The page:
Volkswagen will stop burning coal to build cars

Volkswagen 'concerned' over trade war threats
Volkswagen 'concerned' over trade war threats

Volkswagen is ditching coal.

Europe's biggest automaker has been burning the dirty fuel to power its giant assembly plant in Wolfsburg, Germany. It said Thursday that would end.

Volkswagen (VLKAF) will invest €400 million ($494 million) to modernize two power stations in the factory complex, converting them from hard coal to natural gas.

The two refurbished plants, which also supply heat to the city of Wolfsburg, should be using the new source of fuel by 2021 and 2022, it said.

"The Volkswagen Group ... must make its contribution to combating climate change and improving air quality," CEO Matthias Mueller said in a statement.

The company is trying to position itself as an environmental leader by ramping up its production of electric cars. At same time, it is still dealing with the aftermath of its global diesel scandal. Volkswagen admitted in 2015 it had rigged engines to cheat on emissions tests.

Half of the company's value was wiped out when the scandal broke, and sales of its cars plunged. Volkswagen's business and share price have recovered strongly, but there could be more penalties and lawsuits are still pending.

The scandal is having political consequences, too. Germany's top court paved the way for major cities to ban diesel vehicles last month, and other cities and countries are looking to do the same.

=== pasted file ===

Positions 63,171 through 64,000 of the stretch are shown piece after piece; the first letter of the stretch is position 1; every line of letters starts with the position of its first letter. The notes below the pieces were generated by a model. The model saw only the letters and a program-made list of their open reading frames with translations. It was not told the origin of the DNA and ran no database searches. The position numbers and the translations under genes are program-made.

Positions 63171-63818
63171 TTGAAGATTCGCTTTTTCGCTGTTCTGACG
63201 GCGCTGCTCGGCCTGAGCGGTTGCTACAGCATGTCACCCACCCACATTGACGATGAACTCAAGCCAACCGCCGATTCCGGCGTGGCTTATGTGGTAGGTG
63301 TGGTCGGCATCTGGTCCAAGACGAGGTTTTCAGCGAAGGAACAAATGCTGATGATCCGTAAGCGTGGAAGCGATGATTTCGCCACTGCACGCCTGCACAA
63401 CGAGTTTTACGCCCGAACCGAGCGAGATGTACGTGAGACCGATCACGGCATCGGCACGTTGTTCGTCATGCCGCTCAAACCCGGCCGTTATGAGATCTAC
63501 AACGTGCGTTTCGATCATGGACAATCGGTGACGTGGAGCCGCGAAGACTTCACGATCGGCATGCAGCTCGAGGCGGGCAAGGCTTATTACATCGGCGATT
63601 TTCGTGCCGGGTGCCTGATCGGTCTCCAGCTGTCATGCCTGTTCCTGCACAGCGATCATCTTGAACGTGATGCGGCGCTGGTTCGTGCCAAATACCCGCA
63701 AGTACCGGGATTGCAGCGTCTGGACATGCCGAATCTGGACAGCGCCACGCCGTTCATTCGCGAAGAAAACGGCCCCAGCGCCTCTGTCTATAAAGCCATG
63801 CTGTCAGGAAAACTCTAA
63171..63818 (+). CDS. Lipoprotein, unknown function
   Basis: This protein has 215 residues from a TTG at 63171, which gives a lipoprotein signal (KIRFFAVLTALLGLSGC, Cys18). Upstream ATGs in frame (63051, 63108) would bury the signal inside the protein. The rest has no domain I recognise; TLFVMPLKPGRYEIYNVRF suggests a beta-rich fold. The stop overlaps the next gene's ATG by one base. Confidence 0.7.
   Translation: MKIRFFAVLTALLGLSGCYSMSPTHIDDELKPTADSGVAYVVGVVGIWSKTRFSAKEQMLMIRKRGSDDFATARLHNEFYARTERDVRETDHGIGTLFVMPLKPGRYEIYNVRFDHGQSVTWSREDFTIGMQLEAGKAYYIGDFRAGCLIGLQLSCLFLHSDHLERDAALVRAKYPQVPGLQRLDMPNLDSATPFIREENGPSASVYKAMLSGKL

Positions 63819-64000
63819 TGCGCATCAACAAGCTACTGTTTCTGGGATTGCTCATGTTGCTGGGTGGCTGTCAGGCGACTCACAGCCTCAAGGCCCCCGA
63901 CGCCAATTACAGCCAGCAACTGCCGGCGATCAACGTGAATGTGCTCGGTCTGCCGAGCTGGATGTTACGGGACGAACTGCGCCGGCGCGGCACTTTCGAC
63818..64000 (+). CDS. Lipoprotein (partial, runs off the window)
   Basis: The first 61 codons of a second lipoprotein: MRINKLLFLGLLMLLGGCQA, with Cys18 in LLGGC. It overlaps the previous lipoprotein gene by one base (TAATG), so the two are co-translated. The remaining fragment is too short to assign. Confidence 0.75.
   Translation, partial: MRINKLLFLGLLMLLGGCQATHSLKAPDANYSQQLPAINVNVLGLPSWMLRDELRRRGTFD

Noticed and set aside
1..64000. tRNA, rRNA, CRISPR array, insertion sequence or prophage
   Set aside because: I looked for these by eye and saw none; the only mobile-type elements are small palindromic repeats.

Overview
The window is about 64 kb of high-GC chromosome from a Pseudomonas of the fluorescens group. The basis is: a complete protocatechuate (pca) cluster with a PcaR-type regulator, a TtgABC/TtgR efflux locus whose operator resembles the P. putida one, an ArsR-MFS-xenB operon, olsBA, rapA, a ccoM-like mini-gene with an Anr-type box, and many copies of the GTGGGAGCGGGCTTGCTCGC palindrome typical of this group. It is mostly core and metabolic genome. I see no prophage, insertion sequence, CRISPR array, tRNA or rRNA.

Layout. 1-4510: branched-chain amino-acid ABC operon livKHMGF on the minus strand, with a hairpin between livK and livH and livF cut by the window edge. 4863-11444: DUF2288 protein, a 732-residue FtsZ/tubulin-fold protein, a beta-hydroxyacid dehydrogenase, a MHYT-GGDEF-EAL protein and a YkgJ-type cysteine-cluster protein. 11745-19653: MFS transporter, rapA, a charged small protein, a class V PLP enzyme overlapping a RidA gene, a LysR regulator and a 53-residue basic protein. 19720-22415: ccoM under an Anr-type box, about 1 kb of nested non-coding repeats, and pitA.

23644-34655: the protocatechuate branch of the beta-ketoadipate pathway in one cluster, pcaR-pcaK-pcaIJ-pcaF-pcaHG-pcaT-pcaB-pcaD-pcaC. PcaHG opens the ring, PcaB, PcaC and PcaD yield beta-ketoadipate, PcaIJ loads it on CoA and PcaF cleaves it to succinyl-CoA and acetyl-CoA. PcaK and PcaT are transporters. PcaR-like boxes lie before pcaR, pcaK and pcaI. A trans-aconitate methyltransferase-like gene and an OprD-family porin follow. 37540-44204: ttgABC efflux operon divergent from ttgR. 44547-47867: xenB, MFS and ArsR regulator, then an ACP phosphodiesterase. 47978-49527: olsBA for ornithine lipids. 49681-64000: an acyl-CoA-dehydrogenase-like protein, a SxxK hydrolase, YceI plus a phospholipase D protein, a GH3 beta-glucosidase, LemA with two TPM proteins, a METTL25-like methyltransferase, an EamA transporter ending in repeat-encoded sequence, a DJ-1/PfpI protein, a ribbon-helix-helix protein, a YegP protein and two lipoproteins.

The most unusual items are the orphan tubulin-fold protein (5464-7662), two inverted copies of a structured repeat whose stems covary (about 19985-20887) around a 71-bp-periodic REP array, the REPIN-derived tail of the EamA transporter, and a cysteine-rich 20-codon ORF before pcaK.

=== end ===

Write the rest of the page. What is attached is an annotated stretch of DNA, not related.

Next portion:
volkswagen factory

Related: Volkswagen used to love diesel. Not anymore

Volkswagen has pledged to reduce its environmental impact by 45% by between 2010 and 2025. It is hoping the new power plants will make a significant contribution towards this goal.

"The new facilities ... will also drastically lower water consumption, waste volumes and other emissions," said Stephan Krinke, the group's head of environmental affairs.

Related: Monkeys were used to test diesel fumes

Germany relies on coal way more than other developed countries. According to the International Energy Agency, 43% of Germany's electricity is generated from coal, compared to 31% in the US, 9% in the UK and 2% in France.

The country is trying to transform its energy supply and has set itself ambitious targets to cut emissions, but it is falling behind on them.

Chancellor Angela Merkel's new government has promised to set a target date to stop burning coal in power stations.

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